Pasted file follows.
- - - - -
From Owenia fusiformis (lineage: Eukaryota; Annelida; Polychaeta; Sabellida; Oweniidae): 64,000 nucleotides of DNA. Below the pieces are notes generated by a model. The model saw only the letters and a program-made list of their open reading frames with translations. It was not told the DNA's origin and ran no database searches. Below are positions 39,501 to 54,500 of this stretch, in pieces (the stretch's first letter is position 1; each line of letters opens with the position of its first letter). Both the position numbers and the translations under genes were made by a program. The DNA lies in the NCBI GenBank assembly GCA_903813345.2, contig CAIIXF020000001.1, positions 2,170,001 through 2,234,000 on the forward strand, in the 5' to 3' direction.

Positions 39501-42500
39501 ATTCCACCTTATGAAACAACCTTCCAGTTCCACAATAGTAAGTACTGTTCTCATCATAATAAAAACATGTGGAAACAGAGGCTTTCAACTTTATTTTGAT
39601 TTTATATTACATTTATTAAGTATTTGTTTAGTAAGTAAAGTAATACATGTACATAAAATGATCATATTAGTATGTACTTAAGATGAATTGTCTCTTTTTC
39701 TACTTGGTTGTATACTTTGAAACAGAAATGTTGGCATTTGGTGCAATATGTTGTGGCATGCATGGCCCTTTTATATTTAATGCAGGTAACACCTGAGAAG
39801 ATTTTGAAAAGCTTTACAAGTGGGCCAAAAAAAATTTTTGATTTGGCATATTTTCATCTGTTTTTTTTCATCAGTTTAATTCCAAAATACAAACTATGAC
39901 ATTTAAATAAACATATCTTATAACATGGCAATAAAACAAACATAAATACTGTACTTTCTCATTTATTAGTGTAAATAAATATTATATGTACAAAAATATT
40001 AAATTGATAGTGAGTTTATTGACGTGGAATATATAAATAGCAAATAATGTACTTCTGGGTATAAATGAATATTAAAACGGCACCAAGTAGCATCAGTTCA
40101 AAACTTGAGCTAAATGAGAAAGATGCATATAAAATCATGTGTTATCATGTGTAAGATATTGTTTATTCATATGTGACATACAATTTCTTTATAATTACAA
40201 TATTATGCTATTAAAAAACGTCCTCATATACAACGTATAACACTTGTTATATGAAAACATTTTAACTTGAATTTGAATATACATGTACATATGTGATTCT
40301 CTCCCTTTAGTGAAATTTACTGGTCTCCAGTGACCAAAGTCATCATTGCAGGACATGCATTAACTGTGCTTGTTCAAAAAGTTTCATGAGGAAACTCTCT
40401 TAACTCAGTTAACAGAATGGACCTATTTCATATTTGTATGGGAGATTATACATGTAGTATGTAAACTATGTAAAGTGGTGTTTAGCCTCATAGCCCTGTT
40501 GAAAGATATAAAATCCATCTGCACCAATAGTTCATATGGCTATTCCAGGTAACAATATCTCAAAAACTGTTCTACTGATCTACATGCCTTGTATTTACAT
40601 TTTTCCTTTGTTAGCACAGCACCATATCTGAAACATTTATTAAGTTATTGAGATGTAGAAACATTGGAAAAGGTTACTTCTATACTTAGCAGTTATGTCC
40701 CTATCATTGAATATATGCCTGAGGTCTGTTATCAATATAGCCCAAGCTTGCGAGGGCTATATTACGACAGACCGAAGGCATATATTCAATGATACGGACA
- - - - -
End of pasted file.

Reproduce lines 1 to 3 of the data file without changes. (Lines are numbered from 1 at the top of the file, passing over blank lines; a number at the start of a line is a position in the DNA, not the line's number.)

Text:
From Owenia fusiformis (lineage: Eukaryota; Annelida; Polychaeta; Sabellida; Oweniidae): 64,000 nucleotides of DNA. Below the pieces are notes generated by a model. The model saw only the letters and a program-made list of their open reading frames with translations. It was not told the DNA's origin and ran no database searches. Below are positions 39,501 to 54,500 of this stretch, in pieces (the stretch's first letter is position 1; each line of letters opens with the position of its first letter). Both the position numbers and the translations under genes were made by a program. The DNA lies in the NCBI GenBank assembly GCA_903813345.2, contig CAIIXF020000001.1, positions 2,170,001 through 2,234,000 on the forward strand, in the 5' to 3' direction.

Positions 39501-42500
39501 ATTCCACCTTATGAAACAACCTTCCAGTTCCACAATAGTAAGTACTGTTCTCATCATAATAAAAACATGTGGAAACAGAGGCTTTCAACTTTATTTTGAT